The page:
Senior officials have continued to declare that Makariv is no longer occupied by Russians. “From official sources we received information that a small town, Makariv, and almost the whole of Irpin are already under the control of Ukrainian soldiers,” Kiev Mayor Vitali Klitschko told reporters on Wednesday.

Tokar, the mayor, said the reality of the place was different. On Wednesday, he said, Russian forces still had control of about 15 percent of the city, an area they have held for nearly three weeks with little shifting of the front lines. On Wednesday, there were no signs that any of the approximately 15,000 residents who have fled since the Russian invasion began last month were on their way back to the city.

And despite Nebytov’s triumphant video, Tokar said the city was far from under control. “Since that video was made, three people have been killed here,” he said.

Tokar also hoisted the Ukrainian flag. On March 14, he said, a Russian grenade landed near the municipal building and destroyed the flagpole, but left the flag more or less intact. Two days later, he set the flag back as the bombardment subsided. It was a symbolic gesture, he said.

“We are raising the flag not to show that Makariv is liberated, but to raise the morale of the citizens and soldiers who defend Makariv,” he said. “It is part of our identity and we must have it. All Ukrainian cities have it, and only those who are occupied do not have it.”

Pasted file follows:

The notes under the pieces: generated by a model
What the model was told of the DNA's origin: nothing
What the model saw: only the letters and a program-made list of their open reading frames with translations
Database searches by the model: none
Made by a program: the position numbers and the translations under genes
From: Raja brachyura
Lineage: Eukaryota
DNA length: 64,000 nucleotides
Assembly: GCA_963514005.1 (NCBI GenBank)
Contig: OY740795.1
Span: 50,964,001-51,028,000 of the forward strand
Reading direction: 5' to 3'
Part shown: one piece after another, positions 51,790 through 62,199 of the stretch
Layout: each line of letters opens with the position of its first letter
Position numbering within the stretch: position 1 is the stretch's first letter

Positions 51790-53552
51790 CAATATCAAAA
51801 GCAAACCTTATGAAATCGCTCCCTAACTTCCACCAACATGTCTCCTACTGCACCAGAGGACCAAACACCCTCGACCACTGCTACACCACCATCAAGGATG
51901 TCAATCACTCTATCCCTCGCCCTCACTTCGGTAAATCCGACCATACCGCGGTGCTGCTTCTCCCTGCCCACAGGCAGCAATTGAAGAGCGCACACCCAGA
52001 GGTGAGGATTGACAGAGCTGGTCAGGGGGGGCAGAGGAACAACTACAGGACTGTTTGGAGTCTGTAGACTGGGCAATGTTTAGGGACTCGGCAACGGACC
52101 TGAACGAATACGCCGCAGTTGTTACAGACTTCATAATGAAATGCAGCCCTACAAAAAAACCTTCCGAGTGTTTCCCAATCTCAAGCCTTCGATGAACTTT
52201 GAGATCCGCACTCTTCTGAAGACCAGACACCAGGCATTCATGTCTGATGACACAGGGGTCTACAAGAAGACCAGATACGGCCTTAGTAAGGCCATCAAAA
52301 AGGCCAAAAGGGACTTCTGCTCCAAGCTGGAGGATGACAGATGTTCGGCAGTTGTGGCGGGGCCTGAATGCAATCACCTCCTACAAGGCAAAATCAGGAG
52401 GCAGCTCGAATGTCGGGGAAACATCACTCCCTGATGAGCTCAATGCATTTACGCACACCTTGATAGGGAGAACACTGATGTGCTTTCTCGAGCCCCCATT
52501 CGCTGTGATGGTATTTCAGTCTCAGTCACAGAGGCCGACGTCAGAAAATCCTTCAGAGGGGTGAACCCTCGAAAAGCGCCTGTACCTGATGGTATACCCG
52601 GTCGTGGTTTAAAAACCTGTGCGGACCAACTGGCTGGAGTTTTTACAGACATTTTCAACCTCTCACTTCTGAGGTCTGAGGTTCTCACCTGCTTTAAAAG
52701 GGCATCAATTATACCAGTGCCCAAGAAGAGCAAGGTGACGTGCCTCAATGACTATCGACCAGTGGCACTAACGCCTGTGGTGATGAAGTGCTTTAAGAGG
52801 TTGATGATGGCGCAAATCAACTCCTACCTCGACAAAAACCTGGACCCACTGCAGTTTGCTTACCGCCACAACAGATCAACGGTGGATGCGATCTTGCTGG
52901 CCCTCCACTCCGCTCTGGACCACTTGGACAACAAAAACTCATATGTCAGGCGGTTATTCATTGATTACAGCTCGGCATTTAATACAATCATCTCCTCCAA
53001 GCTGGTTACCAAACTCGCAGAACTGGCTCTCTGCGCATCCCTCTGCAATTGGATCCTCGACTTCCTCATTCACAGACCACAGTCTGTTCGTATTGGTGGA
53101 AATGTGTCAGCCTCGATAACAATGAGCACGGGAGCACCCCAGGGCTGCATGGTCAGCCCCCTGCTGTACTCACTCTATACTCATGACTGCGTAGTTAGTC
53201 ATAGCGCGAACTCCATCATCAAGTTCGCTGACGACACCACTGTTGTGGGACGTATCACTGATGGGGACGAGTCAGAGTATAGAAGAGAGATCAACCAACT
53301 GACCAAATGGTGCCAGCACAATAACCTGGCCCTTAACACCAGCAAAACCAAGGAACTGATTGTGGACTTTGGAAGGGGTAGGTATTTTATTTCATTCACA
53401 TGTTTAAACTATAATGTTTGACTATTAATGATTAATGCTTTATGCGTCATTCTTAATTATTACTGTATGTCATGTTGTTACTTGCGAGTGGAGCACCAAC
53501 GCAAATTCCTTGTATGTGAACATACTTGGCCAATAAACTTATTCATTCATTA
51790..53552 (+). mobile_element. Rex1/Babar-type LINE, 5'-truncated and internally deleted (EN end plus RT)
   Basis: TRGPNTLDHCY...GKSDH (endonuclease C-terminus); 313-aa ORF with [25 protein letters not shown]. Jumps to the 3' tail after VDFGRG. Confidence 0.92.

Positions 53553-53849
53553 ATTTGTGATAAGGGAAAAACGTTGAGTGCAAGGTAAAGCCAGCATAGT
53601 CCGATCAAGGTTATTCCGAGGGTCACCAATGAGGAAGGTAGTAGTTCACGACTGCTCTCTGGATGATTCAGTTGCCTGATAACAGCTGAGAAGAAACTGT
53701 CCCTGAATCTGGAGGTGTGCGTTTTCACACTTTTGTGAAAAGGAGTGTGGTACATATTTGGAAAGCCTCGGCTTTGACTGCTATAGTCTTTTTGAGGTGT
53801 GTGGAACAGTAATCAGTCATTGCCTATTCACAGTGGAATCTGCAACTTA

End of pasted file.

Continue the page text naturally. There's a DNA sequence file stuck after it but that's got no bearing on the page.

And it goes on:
Even without the propaganda, Makariv, about 30 miles west of Kiev, has in many ways been a success story for Ukrainian forces. The Russians are trying to use it as a possible entry point to overthrow the national government in the capital. And so far, as in other areas around Kiev, the Russian advance has stalled due to the remarkably successful guerrilla-style tactics of the Ukrainian forces.

On February 28, four days after the start of the war, Russian tanks and armored personnel carriers entered the city, but they were repulsed by members of the territorial defense forces, the mostly civilian militias that have risen to defend Ukraine. Tokar said they used rocket-propelled grenades and assault rifles and fired from their vehicles.

“The Russians did not expect to be attacked in this way,” he said.

Two days later, Ukrainian military forces arrived, deploying artillery batteries, rocket launchers and pickup trucks mounted with heavy machine guns in the area to ward off the Russians.

“Makariv is between two groups of Russian forces,” Tokar said. “If Ukrainians can hold this city, some of the Russian forces would be cut off from each other.”